EAST LIVERPOOL - The city police department responded Wednesday to published reports of comments made by a Calcutta Fire Department official regarding response time to 911 calls.
During this week's St. Clair Township trustee meeting, assistant Calcutta fire Chief Dave McCoy encouraged residents to call the emergency numbers listed for the Calcutta and Glenmoor fire departments rather than calling 911.
McCoy was quoted as saying calling 911 could delay the fire department's response time as much as five to 12 minutes by the time the call is relayed to the fire departments' dispatch station and then firefighters are toned out.
The Calcutta and Glenmoor departments' public safety answering point (PSAP) for 911 calls is the East Liverpool Police Department. When a 911 call is made, city police dispatchers relay the message to North Star Critical Care, which dispatches for the fire departments.
McCoy claimed that, if city dispatchers are already dealing with an emergency when a fire call comes in, they must choose which call takes priority, which also can delay calls to the fire department.
The city's most senior dispatcher, Patrick Scafide, responded to McCoy's comments Wednesday in a prepared statement, saying, "If (McCoy's) statements weren't so serious, they would be laughable. I could not imagine being a resident of St. Clair Township and waking up to the news reports that the 911 system is not only dysfunctional but would ultimately cost someone their home, or even worse, a life."
Scafide said that the 911 center dispatcher is "simply the initial point of contact," and that the dispatchers follow protocols set up by all entities involved in the Emergency Response System, the Calcutta Fire Department in this case.
"To say there is a five- to 12-minute time lapse from a call received in the 911 dispatch center to the toning out of the appropriate fire department is not only reckless and inaccurate, but, quite frankly, a game of semantics, half-truths and political posturing being played out at a public meeting for whatever ends (McCoy) has in mind," Scafide said, also challenging McCoy to produce "any evidence whatsoever that backs up his claims."
Scafide pointed out that, while it would appear the numbers McCoy encouraged residents to call go directly into the fire station, that is inaccurate, saying, "Those lines go right to the aforementioned dispatch center, which tone out the fire departments and so on and so forth."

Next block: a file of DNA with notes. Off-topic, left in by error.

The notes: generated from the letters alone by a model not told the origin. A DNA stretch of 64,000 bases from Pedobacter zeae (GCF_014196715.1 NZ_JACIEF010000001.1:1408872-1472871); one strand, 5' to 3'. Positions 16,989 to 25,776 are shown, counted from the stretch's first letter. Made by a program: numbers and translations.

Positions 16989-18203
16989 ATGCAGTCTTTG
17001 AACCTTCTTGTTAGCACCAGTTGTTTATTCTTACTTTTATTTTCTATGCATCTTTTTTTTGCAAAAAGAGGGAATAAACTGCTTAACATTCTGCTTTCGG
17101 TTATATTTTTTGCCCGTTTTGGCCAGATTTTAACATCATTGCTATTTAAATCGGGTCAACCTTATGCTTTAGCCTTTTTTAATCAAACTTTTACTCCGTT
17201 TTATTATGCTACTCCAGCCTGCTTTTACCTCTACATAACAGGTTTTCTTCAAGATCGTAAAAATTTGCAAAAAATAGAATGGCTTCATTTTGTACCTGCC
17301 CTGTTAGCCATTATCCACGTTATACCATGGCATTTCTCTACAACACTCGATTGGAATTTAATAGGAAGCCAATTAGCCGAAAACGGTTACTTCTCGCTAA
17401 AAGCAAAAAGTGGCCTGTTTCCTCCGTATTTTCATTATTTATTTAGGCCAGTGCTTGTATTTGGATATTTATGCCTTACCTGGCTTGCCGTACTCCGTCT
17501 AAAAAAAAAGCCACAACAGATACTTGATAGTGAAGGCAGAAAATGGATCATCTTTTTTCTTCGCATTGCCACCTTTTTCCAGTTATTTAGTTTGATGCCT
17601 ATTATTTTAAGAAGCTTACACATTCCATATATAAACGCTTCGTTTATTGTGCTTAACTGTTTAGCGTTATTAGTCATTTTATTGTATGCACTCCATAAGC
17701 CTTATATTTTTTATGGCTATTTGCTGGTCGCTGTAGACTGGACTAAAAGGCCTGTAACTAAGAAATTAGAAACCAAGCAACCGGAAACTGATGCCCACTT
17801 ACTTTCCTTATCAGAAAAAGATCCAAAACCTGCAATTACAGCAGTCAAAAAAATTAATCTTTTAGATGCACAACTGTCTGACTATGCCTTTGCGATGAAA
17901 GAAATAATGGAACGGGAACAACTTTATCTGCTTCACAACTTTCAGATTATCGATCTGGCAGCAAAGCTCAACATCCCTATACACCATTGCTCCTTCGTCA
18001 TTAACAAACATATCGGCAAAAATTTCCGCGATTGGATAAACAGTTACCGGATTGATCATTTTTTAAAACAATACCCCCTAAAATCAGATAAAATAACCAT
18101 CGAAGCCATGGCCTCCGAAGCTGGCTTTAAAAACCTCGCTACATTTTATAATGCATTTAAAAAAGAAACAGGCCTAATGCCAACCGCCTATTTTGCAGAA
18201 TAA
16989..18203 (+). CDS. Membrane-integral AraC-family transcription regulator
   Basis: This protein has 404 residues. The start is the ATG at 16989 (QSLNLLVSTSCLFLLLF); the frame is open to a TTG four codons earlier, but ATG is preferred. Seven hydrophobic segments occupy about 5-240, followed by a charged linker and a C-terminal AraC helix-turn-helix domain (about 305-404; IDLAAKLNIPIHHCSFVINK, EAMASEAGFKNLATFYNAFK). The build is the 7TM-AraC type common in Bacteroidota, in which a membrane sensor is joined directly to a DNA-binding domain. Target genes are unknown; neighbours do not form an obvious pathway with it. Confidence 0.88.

He added, "To actually use scare tactics to get people to avoid the 911 call center is reprehensible and dangerous. To make someone believe their emergency might not be as important as another is another half-truth. To be sure, there are different degrees of emergencies, and dispatchers are trained to prioritize those situations and act accordingly."
Aside from the prepared statement, both Scafide and police Chief John Lane questioned why, if McCoy or other fire officials feel there has been a problem, they have not contacted the chief.
"I'm sure he could be accommodated. We're here to proudly serve the public, 24 hours a day, seven days a week, 365 days a year," Scafide said, adding he was "dumbfounded" when he read McCoy's allegations in Wednesday's newspaper.
Lane agreed, saying, "If he has an issue, why isn't he coming down here? Everything we do is recorded. Why didn't he come down that day (when any such incident occurred)?"
According to Lane, there is a "rare occurrence" when a 911 call gets routed to Hancock County instead of East Liverpool's PSAP but even then it does not take five minutes for the call to be relayed back to the city.
"It's nowhere near that long," Lane emphasized. "Twelve minutes: That's ridiculous."
Both Lane and Scafide pointed out that St. Clair Township just recently renewed the dispatching contract it has with the city's police department.
"So, they must be pleased with us," Scafide concluded.
McCoy emphasized during his remarks that it is still acceptable to call 911 if someone doesn't know the departments' emergency numbers.